China is the second largest economy in the world and attracts many Western companies that want to sell to or buy from China. Israeli companies also see huge potential in Chinese markets.

In order to introduce a product into the Chinese market, different aspects of Chinese culture must be taken into account – whether social, national, traditional, or even seemingly inconsequential factors such as colors and numbers. Adopting the right cultural approach has a great effect on the success or failure of a foreign business in China. In addition, we cannot ignore the growing importance of the relationship between the brand and the individual consumer. Due to the popularity of social networks and digital media, individual consumers have become an integral part of the brand conversation. Both in China and the West, public and individual opinions are considered an active marketing tool.

Using symbols, colors, and language in the appropriate cultural context and geographic location, are also key parts of any marketing strategy. Sometimes, the challenge is so vast that we even have to change the brand’s entire value system.

Top tips for introducing a product into the Chinese market:

Avoid colors with negative symbolism
Presentation of your product and its narrative must be sensitive to cultural color codes. For example, the color red has a very positive meaning in China, compared to other colors. If you’re unsure about the meaning of a color it’s preferable to go for something neutral. Presentations should be written in black and white, in order to avoid other colors that may symbolize a negative meaning in the Chinese culture.

Use the right numbers
Numbers have great significance in Chinese tradition and culture. Therefore, it is worth paying attention to the numbers used to describe the product. Indeed, use of the right numbers is so crucial that one can even consider combining them with product branding.
For example, the number 6 is pronounced in a similar way to other words that signify positivity, and it is therefore frequently used in the Chinese business and marketing world. Number 8, in addition to its symmetrical shape, also sounds similar in Chinese to a word that means economic prosperity. For that reason, the opening ceremony of the Beijing Olympics was held on 8/8/2008. In contrast, number 4 sounds like the word for death in Chinese and has a negative meaning. So much so that Chinese cellular companies are working hard to provide cellular numbers which don’t contain the digit 4.

Customize your marketing strategy
The Israeli marketer should understand that the selling and distribution tools in China are different from those in the Western world and should be treated accordingly. In order to stand out in China, you cannot ignore the influential power of the Chinese social networks, which are completely different from those we are used to.

Social media is key
China’s social media platforms are constantly growing, renewing, developing and are unique to the Chinese public. The various media platforms are run by local companies and are adapted to the Chinese culture, language, and the customers’ way of thinking. Today, if you do not exist in the social media, you have a very weak starting point.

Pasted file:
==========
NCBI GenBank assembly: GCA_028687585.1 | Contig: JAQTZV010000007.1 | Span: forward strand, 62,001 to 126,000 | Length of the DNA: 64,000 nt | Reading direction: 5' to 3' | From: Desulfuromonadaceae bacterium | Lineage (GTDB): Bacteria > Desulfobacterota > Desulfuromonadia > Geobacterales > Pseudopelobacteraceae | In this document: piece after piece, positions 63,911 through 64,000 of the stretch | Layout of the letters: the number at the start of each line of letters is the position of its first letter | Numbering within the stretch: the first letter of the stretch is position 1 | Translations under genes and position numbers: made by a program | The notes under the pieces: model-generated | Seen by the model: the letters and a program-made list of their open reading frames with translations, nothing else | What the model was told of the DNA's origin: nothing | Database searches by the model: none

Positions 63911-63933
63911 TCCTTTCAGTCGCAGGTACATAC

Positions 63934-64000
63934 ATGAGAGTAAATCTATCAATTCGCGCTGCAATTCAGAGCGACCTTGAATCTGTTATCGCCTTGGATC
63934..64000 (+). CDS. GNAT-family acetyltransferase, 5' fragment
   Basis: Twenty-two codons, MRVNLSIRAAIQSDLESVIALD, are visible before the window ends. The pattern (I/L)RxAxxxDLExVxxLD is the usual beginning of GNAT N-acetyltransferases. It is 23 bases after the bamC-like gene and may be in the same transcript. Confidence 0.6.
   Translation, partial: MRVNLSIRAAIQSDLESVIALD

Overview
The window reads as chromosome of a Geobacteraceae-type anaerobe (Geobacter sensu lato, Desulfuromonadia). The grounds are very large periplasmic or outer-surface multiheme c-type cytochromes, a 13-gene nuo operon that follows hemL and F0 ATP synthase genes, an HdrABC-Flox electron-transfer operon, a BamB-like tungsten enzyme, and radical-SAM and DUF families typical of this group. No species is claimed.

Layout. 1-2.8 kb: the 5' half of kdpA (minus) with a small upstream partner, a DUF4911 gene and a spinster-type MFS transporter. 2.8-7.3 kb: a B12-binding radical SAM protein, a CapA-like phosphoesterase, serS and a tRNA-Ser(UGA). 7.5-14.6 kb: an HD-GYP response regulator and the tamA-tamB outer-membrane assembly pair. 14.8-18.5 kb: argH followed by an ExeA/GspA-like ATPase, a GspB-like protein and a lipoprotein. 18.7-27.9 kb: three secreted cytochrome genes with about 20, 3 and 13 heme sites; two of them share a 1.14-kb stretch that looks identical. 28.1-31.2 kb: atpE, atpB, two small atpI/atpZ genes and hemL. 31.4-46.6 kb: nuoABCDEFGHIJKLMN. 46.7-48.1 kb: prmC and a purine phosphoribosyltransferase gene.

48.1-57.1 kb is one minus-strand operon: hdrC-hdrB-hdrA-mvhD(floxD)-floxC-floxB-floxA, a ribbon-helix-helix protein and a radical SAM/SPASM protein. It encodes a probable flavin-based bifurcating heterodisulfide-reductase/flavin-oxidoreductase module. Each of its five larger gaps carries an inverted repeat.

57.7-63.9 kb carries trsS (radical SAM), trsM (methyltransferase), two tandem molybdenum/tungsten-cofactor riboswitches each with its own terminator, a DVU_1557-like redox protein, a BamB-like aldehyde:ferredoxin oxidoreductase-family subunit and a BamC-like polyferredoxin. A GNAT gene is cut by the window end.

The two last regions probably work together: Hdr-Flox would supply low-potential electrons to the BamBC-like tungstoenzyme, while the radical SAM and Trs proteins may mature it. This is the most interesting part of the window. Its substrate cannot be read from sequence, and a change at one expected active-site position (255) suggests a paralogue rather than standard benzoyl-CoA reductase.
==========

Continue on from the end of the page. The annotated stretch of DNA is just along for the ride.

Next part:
For example, instead of using the WhatsApp app, one of the leading social applications in the Western world, it would be better to use the parallel WeChat application (a combination of WhatsApp and Facebook). WeChat has more than 700 million users in China and around the world – almost 90% of the global use of WhatsApp.

Blogs, microblogs and public influencers are important tools
Blogs and micro-blogs are also very popular distribution channels and there is great importance in using them for conveying messages and marketing products to the Chinese public. Weibo is the most famous example of this kind of blog. According to the data, 81% of Chinese blog users check the web before purchasing a product, 58.7% actually made purchase decisions based on online information, compared to only 19% in the US. In addition, we should also take very seriously the use of public influencers. They are an effective promotion tool, supporting events and launches and enjoying great credibility among the Chinese public. This tool is considered authentic and reliable.

Rename the brand
Another important point is about re-naming a brand with a Chinese name. Many large companies give their brands a Chinese name, such as Coca-Cola which made an adaptation to its brand name: Coca Cola to Chinese as 可口可樂 ke kou ke le. The new Chinese name sounds similar to the original name and it is also associated with positive meaning of joy and a delicious taste.

The Israeli marketer must know how to tell a story adapted to the unique characteristics of China, which are often completely opposite to everything he or she is familiar with. This is the secret to the success of a product launch in China.

To sum up, the success of a particular product or brand in the Chinese market is highly dependent on the degree of knowledge and understanding of the various media platforms, and on the active involvement of consumers. Therefore, international companies wishing to succeed in the Chinese market would be wise to initiate close partnerships with local media and PR companies, which can help them to promote their product by entering the consumers’ networks on the Internet.

The writer is Lior Varona, Founder and CEO of SilkRoad Group, specializing in public relations and marketing in China.